Clinical Audit Project (2)
  1. Data are made available. The lead auditor should
    describe the methodology of inclusion and
    exclusion criteria and lost data. This technique
    should mirror the rigour of data handling in
    research projects.
  2. Data analysis and interpretation. Statistical
    methodology should be made clear.

Clinical Audit Project (3)
  1. Presentation of the project, with recommendations
    for implementation.
  2. Trust certification of completed audit should be
    provided to all participants.
  3. Incorporation of the findings from the project
    into a protocol should be considered.
  4. Registration for re-auditing, as per (1.) above.

Health Quality Improvement Partnership
Clinical Audit and Revalidation
  • What activities can be considered clinical audit.
  • Principles for the use of clinical audit in
  • Criteria and key indicators for demonstrating
    involvement by a doctor in the process of
    clinical audit
  • Criteria and key indicators for demonstrating
    reflection and action in response to the results
    of clinical audit
  • Agree the criteria and indicators of a good
    clinical audit project.

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Audit Standards - Revalidation
  • Participation in High Quality Clinical Audit
  • Reflection on the results of Clinical Audit
  • Taking action on the results of Clinical Audit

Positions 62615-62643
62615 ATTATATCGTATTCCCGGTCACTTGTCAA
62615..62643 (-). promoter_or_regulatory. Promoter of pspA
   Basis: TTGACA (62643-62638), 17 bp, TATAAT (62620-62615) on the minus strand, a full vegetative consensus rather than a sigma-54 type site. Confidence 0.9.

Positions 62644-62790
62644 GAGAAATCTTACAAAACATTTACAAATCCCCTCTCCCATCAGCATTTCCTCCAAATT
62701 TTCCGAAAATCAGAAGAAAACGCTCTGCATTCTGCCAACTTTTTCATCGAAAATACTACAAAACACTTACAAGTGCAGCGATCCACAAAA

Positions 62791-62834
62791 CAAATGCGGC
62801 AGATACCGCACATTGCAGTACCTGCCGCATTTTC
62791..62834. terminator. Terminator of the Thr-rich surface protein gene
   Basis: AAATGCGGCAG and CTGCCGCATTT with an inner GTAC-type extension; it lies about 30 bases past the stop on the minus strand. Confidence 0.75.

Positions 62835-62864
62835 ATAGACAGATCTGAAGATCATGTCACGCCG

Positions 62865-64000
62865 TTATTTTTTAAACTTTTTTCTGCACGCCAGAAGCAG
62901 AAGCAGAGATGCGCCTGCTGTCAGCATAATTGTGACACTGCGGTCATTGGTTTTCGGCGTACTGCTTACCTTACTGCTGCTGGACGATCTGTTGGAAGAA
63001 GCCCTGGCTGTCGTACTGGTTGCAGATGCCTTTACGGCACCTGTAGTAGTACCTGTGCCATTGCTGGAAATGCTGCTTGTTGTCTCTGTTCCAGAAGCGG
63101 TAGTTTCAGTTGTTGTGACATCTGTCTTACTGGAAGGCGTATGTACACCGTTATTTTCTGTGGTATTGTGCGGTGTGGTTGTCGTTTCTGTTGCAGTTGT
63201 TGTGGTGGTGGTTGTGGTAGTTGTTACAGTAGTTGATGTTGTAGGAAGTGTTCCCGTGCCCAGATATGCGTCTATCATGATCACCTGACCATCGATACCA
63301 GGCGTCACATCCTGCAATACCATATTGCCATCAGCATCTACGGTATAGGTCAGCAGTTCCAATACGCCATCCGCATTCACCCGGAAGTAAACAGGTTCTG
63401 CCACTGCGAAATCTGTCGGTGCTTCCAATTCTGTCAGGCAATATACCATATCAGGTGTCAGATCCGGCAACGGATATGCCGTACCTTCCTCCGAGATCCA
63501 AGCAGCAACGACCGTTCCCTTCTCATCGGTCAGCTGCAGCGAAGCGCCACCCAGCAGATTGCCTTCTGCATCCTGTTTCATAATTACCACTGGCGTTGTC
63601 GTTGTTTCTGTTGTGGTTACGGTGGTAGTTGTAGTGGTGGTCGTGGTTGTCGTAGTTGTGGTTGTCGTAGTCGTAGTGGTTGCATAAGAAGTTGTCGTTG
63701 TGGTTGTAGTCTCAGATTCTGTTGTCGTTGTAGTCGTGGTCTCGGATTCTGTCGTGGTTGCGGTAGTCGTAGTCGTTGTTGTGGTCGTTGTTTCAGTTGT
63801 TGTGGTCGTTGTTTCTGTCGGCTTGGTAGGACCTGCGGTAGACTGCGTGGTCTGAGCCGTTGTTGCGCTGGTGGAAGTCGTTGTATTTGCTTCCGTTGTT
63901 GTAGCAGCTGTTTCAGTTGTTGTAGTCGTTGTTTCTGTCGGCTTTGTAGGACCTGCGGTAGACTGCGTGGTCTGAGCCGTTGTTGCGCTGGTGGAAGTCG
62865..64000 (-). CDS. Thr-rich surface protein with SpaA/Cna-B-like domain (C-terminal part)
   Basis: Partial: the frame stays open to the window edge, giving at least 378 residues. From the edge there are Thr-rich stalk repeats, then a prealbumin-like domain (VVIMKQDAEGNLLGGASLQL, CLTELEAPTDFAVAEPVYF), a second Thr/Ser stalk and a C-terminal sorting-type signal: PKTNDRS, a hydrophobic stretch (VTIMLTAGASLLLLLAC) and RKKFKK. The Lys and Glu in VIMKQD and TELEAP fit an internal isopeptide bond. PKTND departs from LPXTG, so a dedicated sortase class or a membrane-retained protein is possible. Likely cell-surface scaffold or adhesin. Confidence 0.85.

• Academy of Medical Royal Colleges (2009)

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Trust Audit Programme
  • National
  • Regional
  • Local
  • Departmental
  • Individual

Audit Activity
  • Audit meetings
  • Mortality and morbidity meetings
  • Serious case reviews
  • Root cause analysis (RCA)
  • Professional review meetings
  • Risk management meetings
  • National audits relating to your specialty
  • Medical record audits
  • Peer review

National Audit Projects
Medical Record Audit Tool
Evidence of participation
Activity Standard Evidence
Attendance at meetings Attend 2/3 meetings Meeting Register
Audit presentation Presentation at Audit Meeting Copy of presentation
Medical record review RCP standards Audit report
Serious case reviews Internal/external experts Copies of anonymised minutes
Peer reviews NICE Guidance, Protocols guidelines Extracts from reports
Out-patient clinic review Peer opinion Reflections on case discussions
Feedback from Colleagues
Feedback from Patients
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Appraisal Discussion
  • Standards
  • Evidence
  • Contributory factors
  • Probity
  • Improvement
  • Personal development
  • Remediation

Performance of Doctors
Adapted from Birch K, Scrivens E Field S
  • I shut my
  • eyes in order
  • to see
  • Paul Gaughuin (1848-1903)

The Role of Clinical Audit Staff
  • Support and advice
  • Manage database of clinical audits
  • Arrange and support audit meetings
  • Participate in networks

Support for Revalidation
  • Activity data
  • Outcome data
  • Complication rates
  • Mortality morbidity data
  • Serious incidents
  • Patient satisfaction data

  • Participation in an enhanced appraisal process
    combined with effective audit of your clinical
    practice should satisfy and reassure patients,
    lead to greater job satisfaction and a
    recommendation for revalidation.

Future Reading
  • Academy of Medical Royal Colleges. Clinical
    Audit and Revalidation - Report and
    Recommendations. https//
  • Royal College of Physicians. What is meant by
    clinical audit for the purposes of
    revalidation? http//